I’d be interested to know how others choose who they follow on Twitter. And general thoughts on following/unfollowing policy!
There seems to be two appoaches:
- Active, ie. those who peruse others’ followers lists and randomly add new names.
- Passive, ie. the ones who rely on the notification system to alert them to new followers. If they like the look of, they’ll follow them too.
I fall into the latter category, although I have aspirations to join the Actives. I’d love to have the time to select someone whose thoughts I admire and follow, and click through their list of ‘following’. I’m sure it’s a great way of expanding your horizons and getting to hear new voices.
My (Evolving) Process For Following:
- I tend to add anyone I’ve met in the flesh. If we’ve had an interesting conversation in person, then I’m very happy to subscribe to your daily Twitterings. I see that as one of the real values of Twitter allowing a continuous ongoing conversation.
- I do check all notifications. If someone follows me, and I recognise most of the other people in their followers list, then I’ll follow too.
- If I land on a twitter page, and I don’t know the person/followers, then I’ll click the link to their blog or website. If it interests me, I’ll follow.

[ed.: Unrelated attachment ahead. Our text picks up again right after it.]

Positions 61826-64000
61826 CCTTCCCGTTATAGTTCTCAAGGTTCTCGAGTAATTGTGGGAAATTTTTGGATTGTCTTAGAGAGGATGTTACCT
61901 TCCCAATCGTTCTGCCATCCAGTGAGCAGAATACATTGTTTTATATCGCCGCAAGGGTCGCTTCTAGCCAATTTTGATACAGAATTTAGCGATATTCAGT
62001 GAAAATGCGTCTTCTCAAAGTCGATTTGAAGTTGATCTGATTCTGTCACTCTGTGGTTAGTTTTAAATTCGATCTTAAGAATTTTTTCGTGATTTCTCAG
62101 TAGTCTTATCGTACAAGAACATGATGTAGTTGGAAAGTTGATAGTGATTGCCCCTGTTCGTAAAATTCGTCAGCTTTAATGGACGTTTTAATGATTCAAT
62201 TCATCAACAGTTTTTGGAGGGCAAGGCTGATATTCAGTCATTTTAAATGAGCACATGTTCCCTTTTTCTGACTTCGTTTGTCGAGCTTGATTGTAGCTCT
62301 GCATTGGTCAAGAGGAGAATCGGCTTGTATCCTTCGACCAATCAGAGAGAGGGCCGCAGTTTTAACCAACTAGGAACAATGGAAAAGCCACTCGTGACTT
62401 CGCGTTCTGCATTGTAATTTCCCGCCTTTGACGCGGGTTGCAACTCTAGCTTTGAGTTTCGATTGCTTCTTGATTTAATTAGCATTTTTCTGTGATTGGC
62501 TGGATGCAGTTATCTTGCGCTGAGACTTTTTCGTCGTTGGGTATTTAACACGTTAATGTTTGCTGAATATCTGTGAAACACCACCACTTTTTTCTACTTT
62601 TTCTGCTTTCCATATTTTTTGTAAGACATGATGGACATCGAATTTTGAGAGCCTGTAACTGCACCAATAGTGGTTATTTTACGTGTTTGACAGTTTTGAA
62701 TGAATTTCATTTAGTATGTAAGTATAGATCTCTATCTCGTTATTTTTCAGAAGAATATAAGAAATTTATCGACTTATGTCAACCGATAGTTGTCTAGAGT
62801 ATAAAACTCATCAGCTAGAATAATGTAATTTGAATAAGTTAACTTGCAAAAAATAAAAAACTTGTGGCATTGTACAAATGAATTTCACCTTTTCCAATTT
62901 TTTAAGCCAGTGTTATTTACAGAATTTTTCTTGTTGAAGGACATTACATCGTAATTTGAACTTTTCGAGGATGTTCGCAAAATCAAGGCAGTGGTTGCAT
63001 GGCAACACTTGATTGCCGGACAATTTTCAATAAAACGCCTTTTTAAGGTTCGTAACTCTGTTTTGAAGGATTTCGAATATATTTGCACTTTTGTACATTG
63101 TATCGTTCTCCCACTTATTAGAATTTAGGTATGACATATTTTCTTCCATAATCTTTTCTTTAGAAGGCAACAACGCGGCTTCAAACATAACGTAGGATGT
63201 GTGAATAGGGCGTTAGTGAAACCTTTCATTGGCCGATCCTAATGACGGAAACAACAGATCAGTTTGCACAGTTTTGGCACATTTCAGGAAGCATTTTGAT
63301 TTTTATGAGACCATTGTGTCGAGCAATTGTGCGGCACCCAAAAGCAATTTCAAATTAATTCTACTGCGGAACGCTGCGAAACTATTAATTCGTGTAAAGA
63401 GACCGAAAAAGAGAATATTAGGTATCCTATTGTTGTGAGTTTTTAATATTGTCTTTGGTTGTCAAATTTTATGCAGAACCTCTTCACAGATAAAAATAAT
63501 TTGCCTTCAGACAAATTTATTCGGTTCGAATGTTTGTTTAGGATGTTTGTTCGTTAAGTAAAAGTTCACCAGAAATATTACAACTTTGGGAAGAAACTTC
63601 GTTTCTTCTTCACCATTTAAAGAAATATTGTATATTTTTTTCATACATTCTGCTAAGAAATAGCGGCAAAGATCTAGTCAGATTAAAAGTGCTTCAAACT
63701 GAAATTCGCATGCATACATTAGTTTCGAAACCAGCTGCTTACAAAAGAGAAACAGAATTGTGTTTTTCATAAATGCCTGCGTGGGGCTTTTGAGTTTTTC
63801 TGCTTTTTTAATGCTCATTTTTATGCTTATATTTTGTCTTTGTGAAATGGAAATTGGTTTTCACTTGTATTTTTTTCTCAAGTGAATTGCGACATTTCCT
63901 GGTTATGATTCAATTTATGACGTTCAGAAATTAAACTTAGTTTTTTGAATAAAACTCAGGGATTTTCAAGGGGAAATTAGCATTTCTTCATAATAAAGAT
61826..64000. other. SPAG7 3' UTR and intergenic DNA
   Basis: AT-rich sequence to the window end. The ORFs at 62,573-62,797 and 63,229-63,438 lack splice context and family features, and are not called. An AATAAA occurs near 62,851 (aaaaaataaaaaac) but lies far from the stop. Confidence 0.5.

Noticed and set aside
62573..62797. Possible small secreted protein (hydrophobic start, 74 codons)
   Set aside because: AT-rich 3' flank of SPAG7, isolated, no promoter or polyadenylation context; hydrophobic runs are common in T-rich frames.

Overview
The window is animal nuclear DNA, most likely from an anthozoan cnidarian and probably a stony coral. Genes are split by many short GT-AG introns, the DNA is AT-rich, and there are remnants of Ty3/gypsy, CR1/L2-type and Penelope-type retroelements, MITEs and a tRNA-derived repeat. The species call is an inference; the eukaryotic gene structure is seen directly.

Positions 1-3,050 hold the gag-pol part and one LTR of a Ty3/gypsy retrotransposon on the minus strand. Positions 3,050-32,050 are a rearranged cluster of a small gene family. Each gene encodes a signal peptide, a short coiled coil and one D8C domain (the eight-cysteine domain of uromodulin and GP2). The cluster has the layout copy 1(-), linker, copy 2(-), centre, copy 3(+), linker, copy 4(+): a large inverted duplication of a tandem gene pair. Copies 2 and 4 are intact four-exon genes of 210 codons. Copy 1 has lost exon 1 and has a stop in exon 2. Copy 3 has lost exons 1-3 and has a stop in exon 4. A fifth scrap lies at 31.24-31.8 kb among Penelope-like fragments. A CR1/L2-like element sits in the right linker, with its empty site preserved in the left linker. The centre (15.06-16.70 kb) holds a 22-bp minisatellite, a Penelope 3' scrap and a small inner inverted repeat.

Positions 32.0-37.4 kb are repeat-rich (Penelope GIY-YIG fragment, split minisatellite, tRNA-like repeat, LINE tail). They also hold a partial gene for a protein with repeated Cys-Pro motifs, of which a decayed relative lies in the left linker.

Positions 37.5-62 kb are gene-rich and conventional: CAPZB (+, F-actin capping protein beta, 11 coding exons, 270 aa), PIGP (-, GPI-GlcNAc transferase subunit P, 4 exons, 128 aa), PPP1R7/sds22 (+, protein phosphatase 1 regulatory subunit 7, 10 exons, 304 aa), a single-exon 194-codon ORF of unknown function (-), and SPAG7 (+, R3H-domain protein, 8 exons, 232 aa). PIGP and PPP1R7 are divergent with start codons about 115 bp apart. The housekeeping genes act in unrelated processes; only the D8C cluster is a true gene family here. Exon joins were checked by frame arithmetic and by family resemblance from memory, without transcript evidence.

[I’m really not that fussy you know! Like most users of the internet in general, all I’m looking for is some relevant content.]
My Process for Not Following:
- Brand newbies who I don’t know, who have nothing to say, and who have not posted a link to a blog or website
- People who tweet in a different language to me. I have to understand you! Note that this includes overly technical language. The exception to this is @briangreene because I admire his passion even if I don’t understand his broadcast frequency language!
- Americans who tweet mainly about the election, particularly those who display ‘vote hilary’ badges on their sites. It’s not that I’m against having a woman leading the US, I’m just not that politicised
- Spammers because they are the scum of the universe
- While I don’t pursue an active Following policy, I do tend towards an active Unfollowing policy. If someone isn’t doing it for me, I unsubscribe.
- For a while there, I was following quite a few Americans, ones who would have a large following on Twitter and their blogs, but I found the level of detail about how many coffees they were having a day a bit on the boring side. [I think Irish Twitterers rock – there’s a great mix of interest and wit]
- I like thanking someone for the add, it’s polite. @damienmulley is very good at this, despite the huge numbers of people he must deal with.
- In general, I don’t get an ego boost from displaying long lists of friends on social networking sites. One of my favourite is Goodreads.com and I’ve only got about 3 friends on there. Half of my friends are on Facebook. The other half are not. Facebook has started recommending friends to me. [Should I worry?] It’s just based on common friends. Most of the people whose mugs appear are those I chat to most days on Twitter. I don’t feel the need to add them to FB as well.
So that’s my policy for following/unfollowing on Twitter. I’d love to hear yours.